Looking ahead, Shtein says there are still many aspects of math finance that she’d like to explore. She hopes to gain more professional and managerial experience before eventually returning to Israel to start her own financial practice.
Talks About His Background and Experience at the School of Management
On Life Before BU:
“I received my BA in actuarial science from Anahuac University in Mexico City.
“After graduation, I worked for several years in risk management for Santander Financial Group. Since I was part of a small department, I also had the chance to get involved in other areas, and I got more interested in finance that way.”
On Choosing School of Management:
“I wanted to continue developing my analytical skills, and the Master in Mathematical Finance (MSMF) Program offered by Boston University was the perfect opportunity.
“It gives a great importance to the theory but also to the practice. We learn mathematical tools to solve complex financial problems and we actually put them into practice, which many schools don’t do.”
On The Math Finance Experience:
“The experience in the program has been incredible so far. All the classes have been very valuable to our education, and even if this semester was predominantly theoretical, it is very interesting to see how all of the different aspects are connected. I can just imagine how exciting the next two semesters are going to be.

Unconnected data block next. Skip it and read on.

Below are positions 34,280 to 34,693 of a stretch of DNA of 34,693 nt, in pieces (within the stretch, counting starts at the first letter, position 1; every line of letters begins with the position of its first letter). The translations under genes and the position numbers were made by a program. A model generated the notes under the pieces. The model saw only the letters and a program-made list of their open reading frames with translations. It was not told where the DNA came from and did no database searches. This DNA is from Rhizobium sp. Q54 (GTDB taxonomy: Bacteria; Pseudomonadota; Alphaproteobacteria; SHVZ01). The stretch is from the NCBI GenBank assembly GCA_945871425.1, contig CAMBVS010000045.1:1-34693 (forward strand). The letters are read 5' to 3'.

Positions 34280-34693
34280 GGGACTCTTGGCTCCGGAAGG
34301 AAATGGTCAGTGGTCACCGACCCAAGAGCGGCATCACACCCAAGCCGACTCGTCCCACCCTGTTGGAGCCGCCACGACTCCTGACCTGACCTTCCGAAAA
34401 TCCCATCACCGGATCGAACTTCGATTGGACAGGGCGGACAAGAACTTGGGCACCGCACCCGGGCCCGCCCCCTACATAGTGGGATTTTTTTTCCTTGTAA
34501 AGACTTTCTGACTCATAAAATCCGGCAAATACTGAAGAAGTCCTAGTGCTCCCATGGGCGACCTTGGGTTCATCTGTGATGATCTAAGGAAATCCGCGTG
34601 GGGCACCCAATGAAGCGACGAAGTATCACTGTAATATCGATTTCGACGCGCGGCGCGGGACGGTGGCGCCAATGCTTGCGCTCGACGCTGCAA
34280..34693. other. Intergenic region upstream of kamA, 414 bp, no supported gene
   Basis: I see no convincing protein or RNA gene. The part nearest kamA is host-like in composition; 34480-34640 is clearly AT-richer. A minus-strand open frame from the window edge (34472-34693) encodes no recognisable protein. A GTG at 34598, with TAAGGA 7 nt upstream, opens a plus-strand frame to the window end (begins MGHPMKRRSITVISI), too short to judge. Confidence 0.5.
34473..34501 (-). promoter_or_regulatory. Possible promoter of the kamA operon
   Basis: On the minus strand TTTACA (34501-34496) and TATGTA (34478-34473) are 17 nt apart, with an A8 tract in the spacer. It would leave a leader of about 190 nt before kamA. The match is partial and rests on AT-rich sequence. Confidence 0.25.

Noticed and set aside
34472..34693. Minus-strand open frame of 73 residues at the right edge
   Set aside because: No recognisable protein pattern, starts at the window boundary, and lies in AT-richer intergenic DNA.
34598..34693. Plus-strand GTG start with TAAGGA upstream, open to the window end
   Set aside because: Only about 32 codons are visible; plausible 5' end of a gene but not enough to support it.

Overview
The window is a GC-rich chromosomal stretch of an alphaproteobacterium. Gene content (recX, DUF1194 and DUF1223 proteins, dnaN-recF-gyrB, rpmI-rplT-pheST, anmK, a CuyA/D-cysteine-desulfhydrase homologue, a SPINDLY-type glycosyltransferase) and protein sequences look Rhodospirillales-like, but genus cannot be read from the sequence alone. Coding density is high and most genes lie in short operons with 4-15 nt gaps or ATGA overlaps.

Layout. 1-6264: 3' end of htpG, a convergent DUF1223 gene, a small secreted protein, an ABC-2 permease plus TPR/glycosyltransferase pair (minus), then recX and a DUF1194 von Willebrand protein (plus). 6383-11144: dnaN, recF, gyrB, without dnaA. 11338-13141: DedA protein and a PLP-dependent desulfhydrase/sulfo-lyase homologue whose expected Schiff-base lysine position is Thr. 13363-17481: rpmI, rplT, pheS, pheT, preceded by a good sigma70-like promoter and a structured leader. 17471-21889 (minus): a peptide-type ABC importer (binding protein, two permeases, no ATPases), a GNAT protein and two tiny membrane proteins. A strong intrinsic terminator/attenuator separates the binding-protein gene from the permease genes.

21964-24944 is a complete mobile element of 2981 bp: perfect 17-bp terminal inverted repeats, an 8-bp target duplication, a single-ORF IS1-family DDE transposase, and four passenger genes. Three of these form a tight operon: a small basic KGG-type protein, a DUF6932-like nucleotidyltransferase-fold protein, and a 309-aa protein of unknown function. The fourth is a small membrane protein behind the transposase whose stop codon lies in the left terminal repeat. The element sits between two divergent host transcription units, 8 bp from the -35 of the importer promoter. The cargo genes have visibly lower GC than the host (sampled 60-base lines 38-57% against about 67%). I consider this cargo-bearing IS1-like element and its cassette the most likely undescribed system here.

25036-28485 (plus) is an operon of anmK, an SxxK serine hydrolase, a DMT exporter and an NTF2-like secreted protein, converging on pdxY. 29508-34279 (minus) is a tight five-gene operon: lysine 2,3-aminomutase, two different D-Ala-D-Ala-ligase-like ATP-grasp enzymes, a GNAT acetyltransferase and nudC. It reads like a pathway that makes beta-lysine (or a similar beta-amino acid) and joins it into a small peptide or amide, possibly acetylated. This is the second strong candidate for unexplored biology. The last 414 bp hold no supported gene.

“My favorite course this semester was Stochastic Calculus for Finance II, taught by Professor Kardaras. It was the most challenging one, but also the one I learned the most from.”
On Looking Toward the Future:
“I am looking forward to going back to work in the financial industry and putting into practice the tools I’m learning now. Risk management is a field that I loved working in, but I would like to try something different—hopefully involving the pricing or analysis of complex derivative securities.”
On Life Outside of School:
“I like sports, swimming, and jogging. I also love music. I’m terrible at playing musical instruments, but I enjoy going to concerts.”
Learn more about the Mathematical Finance Program at Boston University School of Management.